In late summer, the NFL, which for years disputed evidence that its players had a high rate of brain damage, admitted in federal court documents that roughly 30 percent of its retirees develop long-term vulnerability — and that such conditions as dementia and Alzheimer’s will likely develop at “notably younger ages” than in the general population.
But what about their historically overlooked wives and families? And what about those, like Chanda and O.J. Brigance, who deal with ALS and have to get on with their lives?
“They are incredibly inspirational people,” said John Maroon, whose public relations firm represents the Brigance ALS foundation. “Even people in perfect health don’t have the positive outlook on the world that they have.
“Just imagine what Chanda’s gone through, to see the love of your life challenged like this. But she funnels that grief and turns it into something positive. And they try to make a difference in the lives of others facing the same challenge.”
“The two of them are an inspiration for everybody,” Ravens president Dick Cass said. “Talk about amazing grace; talk about resilience. Just to see him come to work — attending meetings, talking with John [Harbaugh], talking with Harry [Swayne], and Chanda, his life partner. You know, it’s not easy being the wife of a professional football player, but, the courage and the determination of this woman. …”
‘It’s You and Me’
The two of them, O.J. and Chanda, go back to adolescence in Houston. Chanda was a cheerleader, a gymnast, a beauty contest participant.
“Oh, sure,” Chanda said, “I’ve heard about the old cheerleader fantasy of marrying the football star. But that was never our story. I didn’t set out to get stature from a football player. He pursued me, I didn’t pursue him.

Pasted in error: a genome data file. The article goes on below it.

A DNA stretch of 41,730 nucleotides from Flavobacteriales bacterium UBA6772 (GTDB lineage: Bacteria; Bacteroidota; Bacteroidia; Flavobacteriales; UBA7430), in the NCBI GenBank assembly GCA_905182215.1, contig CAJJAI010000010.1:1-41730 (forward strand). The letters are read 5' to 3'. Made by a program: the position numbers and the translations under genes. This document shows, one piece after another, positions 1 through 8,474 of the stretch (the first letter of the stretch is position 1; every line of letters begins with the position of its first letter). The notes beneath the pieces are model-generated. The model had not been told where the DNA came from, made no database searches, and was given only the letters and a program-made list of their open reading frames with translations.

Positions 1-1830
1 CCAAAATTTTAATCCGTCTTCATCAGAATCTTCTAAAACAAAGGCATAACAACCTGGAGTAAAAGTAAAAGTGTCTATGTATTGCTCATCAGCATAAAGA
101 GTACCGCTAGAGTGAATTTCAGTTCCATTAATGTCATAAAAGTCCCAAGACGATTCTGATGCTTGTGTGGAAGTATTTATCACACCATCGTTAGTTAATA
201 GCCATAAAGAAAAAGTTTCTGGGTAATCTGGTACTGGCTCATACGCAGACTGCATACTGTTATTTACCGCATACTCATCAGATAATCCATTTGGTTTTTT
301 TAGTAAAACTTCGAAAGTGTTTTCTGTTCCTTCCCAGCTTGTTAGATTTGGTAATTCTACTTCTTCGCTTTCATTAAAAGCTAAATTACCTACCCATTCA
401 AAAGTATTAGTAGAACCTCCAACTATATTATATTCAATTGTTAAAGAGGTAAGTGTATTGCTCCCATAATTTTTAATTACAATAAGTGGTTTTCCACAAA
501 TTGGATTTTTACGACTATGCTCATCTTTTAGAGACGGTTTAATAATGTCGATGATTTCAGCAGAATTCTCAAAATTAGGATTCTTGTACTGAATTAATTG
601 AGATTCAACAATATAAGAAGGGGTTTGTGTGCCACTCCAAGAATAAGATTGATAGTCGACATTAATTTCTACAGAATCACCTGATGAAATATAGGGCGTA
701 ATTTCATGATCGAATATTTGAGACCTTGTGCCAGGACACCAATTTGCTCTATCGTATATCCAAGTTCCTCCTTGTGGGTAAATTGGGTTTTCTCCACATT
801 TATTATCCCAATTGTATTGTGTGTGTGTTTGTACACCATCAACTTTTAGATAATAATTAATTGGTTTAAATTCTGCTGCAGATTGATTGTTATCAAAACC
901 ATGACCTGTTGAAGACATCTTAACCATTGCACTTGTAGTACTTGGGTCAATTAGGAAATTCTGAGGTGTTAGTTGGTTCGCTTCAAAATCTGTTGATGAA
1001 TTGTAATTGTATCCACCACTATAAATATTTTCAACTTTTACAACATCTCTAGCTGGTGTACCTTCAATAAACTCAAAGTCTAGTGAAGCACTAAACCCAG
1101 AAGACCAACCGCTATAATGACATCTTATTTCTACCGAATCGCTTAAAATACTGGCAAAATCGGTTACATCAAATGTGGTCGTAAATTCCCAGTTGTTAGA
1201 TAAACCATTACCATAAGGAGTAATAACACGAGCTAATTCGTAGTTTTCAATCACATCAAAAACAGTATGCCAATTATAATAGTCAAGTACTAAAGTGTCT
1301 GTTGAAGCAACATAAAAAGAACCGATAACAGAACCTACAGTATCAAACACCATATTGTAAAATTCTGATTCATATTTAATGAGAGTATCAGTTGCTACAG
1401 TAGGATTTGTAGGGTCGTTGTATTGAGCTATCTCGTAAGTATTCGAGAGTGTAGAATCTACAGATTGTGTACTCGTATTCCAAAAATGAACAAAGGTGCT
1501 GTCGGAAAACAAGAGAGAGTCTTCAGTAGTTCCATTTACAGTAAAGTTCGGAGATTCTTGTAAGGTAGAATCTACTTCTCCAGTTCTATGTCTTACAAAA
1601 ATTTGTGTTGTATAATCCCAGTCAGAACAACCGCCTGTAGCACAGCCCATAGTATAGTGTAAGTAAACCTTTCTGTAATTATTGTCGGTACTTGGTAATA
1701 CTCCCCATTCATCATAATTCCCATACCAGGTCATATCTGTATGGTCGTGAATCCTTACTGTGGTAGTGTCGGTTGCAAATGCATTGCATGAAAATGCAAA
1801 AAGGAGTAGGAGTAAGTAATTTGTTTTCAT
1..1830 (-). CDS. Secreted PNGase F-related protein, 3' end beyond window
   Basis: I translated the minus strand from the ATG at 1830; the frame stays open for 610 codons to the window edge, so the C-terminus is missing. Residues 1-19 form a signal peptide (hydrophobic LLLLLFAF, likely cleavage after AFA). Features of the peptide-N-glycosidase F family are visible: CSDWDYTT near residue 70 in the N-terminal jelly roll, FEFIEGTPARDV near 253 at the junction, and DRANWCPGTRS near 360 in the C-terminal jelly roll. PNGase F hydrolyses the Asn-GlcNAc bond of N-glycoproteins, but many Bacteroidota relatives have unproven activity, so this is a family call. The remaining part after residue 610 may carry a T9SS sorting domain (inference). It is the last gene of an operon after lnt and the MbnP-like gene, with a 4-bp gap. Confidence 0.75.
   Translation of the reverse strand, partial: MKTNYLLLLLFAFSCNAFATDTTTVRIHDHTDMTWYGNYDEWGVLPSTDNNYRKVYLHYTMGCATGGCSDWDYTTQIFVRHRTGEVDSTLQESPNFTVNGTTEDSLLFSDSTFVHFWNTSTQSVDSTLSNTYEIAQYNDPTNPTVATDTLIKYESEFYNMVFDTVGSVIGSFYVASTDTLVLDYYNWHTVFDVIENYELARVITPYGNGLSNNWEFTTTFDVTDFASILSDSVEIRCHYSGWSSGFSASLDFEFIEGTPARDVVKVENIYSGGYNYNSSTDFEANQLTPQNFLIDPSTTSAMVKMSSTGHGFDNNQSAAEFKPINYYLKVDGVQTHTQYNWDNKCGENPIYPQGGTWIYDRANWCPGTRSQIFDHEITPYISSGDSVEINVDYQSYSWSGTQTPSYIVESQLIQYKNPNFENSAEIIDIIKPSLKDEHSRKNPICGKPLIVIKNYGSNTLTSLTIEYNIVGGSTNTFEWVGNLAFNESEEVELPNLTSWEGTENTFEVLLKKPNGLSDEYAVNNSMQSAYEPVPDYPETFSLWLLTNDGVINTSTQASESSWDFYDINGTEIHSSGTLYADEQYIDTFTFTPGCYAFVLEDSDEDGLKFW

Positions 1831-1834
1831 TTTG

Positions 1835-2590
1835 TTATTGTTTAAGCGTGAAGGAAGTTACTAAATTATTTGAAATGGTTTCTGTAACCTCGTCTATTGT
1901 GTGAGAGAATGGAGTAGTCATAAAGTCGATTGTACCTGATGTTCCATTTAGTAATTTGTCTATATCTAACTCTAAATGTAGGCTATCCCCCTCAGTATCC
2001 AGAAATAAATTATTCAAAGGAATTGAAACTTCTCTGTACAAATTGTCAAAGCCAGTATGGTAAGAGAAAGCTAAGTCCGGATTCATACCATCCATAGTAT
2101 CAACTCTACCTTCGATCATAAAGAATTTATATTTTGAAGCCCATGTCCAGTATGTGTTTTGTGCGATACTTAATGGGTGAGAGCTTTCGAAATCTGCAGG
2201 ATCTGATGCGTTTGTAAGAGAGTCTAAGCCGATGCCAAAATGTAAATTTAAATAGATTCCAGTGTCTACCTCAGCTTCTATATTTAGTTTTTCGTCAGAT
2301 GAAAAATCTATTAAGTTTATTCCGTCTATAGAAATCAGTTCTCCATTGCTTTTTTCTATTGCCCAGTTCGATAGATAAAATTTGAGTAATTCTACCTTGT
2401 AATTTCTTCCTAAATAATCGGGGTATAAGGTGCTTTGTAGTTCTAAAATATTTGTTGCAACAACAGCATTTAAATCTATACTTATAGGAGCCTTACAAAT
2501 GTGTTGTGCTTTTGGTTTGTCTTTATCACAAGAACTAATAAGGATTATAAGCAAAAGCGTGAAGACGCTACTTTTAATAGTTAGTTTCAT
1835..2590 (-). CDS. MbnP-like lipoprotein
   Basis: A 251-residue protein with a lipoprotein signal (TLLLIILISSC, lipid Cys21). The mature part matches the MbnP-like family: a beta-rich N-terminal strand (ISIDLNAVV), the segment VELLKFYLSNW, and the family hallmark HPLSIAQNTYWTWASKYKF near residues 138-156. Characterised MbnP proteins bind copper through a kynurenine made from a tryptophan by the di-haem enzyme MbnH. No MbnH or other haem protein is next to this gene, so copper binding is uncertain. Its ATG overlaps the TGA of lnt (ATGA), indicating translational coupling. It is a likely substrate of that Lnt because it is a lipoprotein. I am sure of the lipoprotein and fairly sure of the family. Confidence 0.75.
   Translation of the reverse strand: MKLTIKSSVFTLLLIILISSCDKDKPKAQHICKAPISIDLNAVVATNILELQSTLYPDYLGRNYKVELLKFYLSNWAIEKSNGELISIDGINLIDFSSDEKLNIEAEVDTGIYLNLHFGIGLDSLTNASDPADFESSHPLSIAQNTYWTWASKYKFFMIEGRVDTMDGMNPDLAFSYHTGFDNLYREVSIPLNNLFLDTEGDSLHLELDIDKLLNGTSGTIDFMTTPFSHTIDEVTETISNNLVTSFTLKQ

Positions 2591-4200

“For a long time, I didn’t even know he was a football player. He didn’t mention it, and I didn’t know it. It wasn’t mentioned. It wasn’t a conversation he ever had with me. And then, when I found out, I still didn’t go to his games. I was going to school. I was working. And finally, I was marrying the man, not the football star.”
She was also on her way to a bachelor’s degree in business management from Texas Southern University.
O.J. was beginning a linebacking career that took him to stardom at Rice University and five years in the Canadian Football League, including two with the Baltimore Stallions. And then came seven seasons in the NFL, including a 2000 Super Bowl championship season with the Ravens.
But something else was defining O.J. Across the years, he did volunteer work for Habitat for Humanity, the Cystic Fibrosis Foundation and the Daily Food Bank. He was honored by the NFL Players Association Unsung Hero Award and the Ed Block Courage Award.
This was never a man whose life revolved strictly around football.
“O.J. is a man who makes you feel safe — from the very start,” Chanda said.
She giggles slightly as she recalls their first meeting. Though their families were friends, O.J. and Chanda never knew each other until the graduation night of a younger cousin of hers.
“And afterwards,” she laughed, “I’m at my godmother’s house, and O.J.’s mom is there, too, and my godmother says, ‘You got to meet her son; you got to meet her son.’ I’m thinking, ‘Oh, boy, old people hooking up young folks — I don’t think so.’
“So she phones O.J. and says he should come over to the house. And he comes over wearing washed-out jeans and a wrinkled, dirty, too-small T-shirt.”
You can hear the excitement in Chanda’s voice, as though all of this happened just last night.
“See, O.J. would love to hear this, ‘cause we’d both be laughing,” she said, “‘Cause it turned out, he was at the graduation with some of his friends, and they saw me, and they’re going, like, ‘Wow, she looks good.’ But I didn’t know any of this. And then O.J. went home and changed clothes, and when he got the call to come to my godmother’s house, he was a mess. I wouldn’t even give him my phone number.